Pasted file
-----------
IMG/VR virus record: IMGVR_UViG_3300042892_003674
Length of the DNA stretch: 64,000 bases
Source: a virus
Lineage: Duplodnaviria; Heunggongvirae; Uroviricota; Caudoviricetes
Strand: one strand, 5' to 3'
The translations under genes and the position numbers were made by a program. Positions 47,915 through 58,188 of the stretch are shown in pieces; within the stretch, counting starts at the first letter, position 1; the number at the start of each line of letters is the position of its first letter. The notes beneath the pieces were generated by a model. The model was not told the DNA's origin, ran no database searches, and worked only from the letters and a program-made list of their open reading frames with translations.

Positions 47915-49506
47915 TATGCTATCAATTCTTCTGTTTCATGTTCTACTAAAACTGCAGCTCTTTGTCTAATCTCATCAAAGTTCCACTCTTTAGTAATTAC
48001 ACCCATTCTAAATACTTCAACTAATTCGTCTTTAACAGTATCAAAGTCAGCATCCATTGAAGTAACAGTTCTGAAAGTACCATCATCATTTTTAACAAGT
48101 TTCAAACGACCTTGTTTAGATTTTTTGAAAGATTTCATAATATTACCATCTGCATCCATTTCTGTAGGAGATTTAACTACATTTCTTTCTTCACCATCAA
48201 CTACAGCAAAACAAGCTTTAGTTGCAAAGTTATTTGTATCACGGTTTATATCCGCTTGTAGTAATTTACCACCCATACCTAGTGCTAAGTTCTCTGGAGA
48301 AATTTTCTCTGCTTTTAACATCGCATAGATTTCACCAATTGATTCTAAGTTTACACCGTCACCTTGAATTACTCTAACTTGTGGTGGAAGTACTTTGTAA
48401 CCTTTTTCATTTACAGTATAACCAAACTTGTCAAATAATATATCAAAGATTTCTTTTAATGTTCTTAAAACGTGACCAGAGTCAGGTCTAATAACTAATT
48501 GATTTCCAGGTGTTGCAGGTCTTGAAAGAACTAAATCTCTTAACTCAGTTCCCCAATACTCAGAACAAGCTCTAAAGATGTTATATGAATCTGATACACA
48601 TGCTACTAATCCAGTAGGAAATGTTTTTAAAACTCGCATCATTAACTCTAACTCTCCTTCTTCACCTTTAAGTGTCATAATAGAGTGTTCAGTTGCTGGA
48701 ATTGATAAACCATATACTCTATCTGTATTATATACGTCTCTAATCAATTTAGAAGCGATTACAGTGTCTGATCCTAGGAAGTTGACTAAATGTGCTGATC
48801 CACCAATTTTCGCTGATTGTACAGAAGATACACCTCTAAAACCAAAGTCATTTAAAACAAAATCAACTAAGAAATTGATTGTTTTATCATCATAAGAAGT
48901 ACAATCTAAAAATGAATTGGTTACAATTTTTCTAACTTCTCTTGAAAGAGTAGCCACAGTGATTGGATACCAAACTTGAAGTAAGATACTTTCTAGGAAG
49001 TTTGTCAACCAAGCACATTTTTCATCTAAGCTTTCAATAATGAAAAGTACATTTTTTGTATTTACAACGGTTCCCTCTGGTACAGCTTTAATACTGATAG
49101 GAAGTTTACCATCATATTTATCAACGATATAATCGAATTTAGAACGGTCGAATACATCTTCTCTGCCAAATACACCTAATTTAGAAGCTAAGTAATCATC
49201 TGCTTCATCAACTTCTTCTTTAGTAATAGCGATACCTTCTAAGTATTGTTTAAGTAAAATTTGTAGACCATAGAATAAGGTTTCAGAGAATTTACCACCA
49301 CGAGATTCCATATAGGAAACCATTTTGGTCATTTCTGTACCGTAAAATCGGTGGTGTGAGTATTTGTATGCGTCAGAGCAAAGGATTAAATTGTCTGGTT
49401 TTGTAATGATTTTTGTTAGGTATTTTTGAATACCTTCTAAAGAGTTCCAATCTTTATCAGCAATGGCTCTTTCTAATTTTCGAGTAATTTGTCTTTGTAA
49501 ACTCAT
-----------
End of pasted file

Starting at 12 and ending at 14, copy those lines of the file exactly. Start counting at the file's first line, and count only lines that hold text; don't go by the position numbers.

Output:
48301 AATTTTCTCTGCTTTTAACATCGCATAGATTTCACCAATTGATTCTAAGTTTACACCGTCACCTTGAATTACTCTAACTTGTGGTGGAAGTACTTTGTAA
48401 CCTTTTTCATTTACAGTATAACCAAACTTGTCAAATAATATATCAAAGATTTCTTTTAATGTTCTTAAAACGTGACCAGAGTCAGGTCTAATAACTAATT
48501 GATTTCCAGGTGTTGCAGGTCTTGAAAGAACTAAATCTCTTAACTCAGTTCCCCAATACTCAGAACAAGCTCTAAAGATGTTATATGAATCTGATACACA